After Will gets violent with his young son Marcus, June and the boy leave him and return to Tulsa. Finally, in Watchmen's 2019 present day, it's revealed that Will Reeves did murder Chief Judd Crawford (Don Johnson) by using the mind control projector to compel Judd to hang himself - because Reeves somehow found out about the KKK robe (that belonged to Judd's grandfather) that Crawford kept in a secret compartment. Even at 105-years-old, Will Reeves still continues his war with the Ku Klux Klan (and the Seventh Kavalry as well).

Related: HBO's Watchmen Mocks Its Own Backlash

How Watchmen's Hooded Justice Reveal Changes The Comic

It's obviously a gigantic and dicey move by Watchmen to retcon Hooded Justice into a black man seeking retribution for racist crimes but it definitely suits the HBO series' overarching themes and message about race in Robert Redford's alternate reality America. Lindelof's explanation for Hooded Justice's costume, with the Klan-like hood and the noose around his neck, makes sense in this context. (Although it's not clear if this was ever Alan Moore and Dave Gibbons' intention, the Watchmen artist and co-creator supports the HBO adaptation.) Hooded Justice's new origin is certainly racially-charged and it twists the iconography of the Ku Klux Klan into something that hunts and kills them after Will Reeves was victimized by the KKK, first as a child and then when he's lynched even though he's a police officer for the "crime" of being black. The fact that Will painted the area around his eyes white is a visual link to how his granddaughter Angela - who experienced Will's memories thanks to overdosing on Nostalgia pills - paints her eyes black when she dons her costume as Sister Night.

Intriguingly, Lindelof found a lot of leeway to revise Hooded Justice as a black man based on what the graphic novel actually revealed about him. Rolf Muller was never confirmed to be Hooded Justice and even DC Comics' Before Watchmen series (which the HBO series doesn't acknowledge) explained that Muller was a Nazi rapist and murderer but he wasn't Hooded Justice. Lindelof was able to hit some of the known beats about what HJ did and who he was, including his sexual relationship with Nelson Gardner (which is handled matter-of-factly). However, it's notable that "This Extraordinary Being" didn't introduce the TV series' version of Sally Jupiter or the Comedian; fans are meant to infer that incidents like HJ posing as Silk Spectre's boyfriend and the Comedian's sexual assault of Jupiter still happened and the latter was confirmed by Agent Dale Petey (Dustin Ingram) to Sister Night. HBO's explanation in Watchmen for why Hooded Justice never revealed who he was, even to the rest of the Minutemen, now makes sense because Will Reeves was hiding the fact that he was really a black man from the "less tolerant" superheroes on the team.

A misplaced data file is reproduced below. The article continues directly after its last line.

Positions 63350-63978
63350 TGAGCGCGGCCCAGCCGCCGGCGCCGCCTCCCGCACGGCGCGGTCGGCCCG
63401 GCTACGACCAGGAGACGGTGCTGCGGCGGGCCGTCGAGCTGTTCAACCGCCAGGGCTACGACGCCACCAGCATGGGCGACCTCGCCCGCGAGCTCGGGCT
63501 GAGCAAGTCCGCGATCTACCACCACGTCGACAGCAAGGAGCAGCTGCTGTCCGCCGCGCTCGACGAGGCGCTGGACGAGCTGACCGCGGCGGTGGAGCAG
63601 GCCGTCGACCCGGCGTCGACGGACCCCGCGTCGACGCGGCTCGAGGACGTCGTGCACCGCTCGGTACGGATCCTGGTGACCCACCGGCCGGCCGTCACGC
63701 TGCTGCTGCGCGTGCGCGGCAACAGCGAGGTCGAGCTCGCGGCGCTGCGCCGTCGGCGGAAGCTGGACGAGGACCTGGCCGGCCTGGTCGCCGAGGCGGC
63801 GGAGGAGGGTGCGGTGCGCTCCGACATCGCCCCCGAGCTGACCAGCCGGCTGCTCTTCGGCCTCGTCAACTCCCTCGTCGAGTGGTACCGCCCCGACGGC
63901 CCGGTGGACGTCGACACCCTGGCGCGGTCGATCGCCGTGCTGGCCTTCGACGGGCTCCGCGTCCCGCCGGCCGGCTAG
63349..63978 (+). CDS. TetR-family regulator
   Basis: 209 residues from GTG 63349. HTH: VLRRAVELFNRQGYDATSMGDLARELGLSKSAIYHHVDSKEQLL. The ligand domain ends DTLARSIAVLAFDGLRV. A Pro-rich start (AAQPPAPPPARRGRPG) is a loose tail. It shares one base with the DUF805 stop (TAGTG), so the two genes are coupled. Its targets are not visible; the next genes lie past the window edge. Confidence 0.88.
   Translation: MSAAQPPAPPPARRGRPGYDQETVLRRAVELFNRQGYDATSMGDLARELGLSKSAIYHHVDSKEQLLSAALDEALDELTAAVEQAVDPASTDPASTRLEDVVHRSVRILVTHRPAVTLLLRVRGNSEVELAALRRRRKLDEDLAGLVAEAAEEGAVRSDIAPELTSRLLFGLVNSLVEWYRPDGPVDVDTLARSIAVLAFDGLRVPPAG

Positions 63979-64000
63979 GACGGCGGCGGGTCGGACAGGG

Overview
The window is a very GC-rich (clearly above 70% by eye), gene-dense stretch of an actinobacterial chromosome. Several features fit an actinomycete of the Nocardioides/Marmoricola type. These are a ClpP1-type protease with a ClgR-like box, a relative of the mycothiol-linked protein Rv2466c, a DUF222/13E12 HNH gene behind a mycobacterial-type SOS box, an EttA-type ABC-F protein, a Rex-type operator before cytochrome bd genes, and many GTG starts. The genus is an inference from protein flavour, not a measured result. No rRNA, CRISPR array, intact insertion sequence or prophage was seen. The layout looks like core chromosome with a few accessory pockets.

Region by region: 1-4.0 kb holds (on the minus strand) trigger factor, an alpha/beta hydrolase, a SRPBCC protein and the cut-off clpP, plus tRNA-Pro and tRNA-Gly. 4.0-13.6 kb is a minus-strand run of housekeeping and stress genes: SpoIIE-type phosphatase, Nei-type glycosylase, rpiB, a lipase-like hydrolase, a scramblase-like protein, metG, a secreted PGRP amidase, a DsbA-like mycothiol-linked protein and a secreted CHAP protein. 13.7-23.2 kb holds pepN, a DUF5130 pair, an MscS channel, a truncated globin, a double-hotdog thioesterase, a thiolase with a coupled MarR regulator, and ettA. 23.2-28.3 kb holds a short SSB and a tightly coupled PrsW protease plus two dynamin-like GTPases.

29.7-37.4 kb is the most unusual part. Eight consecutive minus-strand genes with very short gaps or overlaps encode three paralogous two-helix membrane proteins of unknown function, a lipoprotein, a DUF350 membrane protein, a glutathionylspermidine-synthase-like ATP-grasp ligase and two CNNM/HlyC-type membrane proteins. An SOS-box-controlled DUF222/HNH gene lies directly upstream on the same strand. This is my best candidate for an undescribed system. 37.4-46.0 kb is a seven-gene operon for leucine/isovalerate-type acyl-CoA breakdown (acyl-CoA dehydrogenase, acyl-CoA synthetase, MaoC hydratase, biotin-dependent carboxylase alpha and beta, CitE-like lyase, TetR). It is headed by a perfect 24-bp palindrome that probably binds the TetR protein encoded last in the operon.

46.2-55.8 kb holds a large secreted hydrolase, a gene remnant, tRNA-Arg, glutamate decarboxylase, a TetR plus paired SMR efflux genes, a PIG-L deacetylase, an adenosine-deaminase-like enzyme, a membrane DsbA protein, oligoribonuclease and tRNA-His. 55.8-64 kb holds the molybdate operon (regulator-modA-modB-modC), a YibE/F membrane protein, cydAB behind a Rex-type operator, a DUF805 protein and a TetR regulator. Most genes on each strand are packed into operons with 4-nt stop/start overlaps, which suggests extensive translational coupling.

What Watchmen's Hooded Justice Twist Really Means

Watchmen Trailer Hooded Justice

Hooded Justice was already a controversial figure in Watchmen's world even before Lindelof's retcon and now, whether or not Will Reeves is a hero or a villain is left to the eye of the beholder. The revision that Watchmen's first superhero was a secretly black man posing as a white avenger is certainly a powderkeg. While the argument could be made that Reeves' actions are justifiable after the crimes the Ku Klux Klan inflicted on him, Hooded Justice's actions go far beyond the "angry" man June described him to be - HJ is now unapologetically a cold-blooded murderer. (In the comics, Hooded Justice was known for his savage violence but not necessarily as a killer.) In Watchmen's retelling, Will Reeves has likely murdered countless (white) people in his long life (with and without the hood) and this revision of the character will understandably leave many fans uncomfortable. It also leaves Angela in the unenviable position of having to choose between condoning or condemning the actions of her grandfather after experiencing his life through his eyes.

Watchmen now posits that American Hero Story (and fans in real life) have completely gotten Hooded Justice wrong for decades. Meanwhile, the fact that Will Reeves discovered Superman in Action Comics #1 soon before he became Hooded Justice is also intriguing. Reeves saw parallels between his own childhood and that of baby Kal-El, who was saved by his father and sent away from the catastrophe that killed his people. But we don't know who raised Will or if anyone taught him the All-American values that the Kents imbued on Clark Kent. When Will dons the hood, he becomes a twisted version of the earliest incarnation of the Man of Steel, who was a social justice crusader known for inflicting two-fisted retribution on wife beaters, crooked landlords, and local crime bosses. But Will Reeves' actions as HJ is a blatant rejection of the nobility of superheroes that Superman evolved to represent; instead, HBO's Watchmen eschews nostalgia and has reinterpreted Hooded Justice as the direct product of America's racist past and a punisher of those crimes.

Next: HBO's Watchmen Finally Reveals What The Point Is

Watchmen airs Sundays @ 9pm on HBO.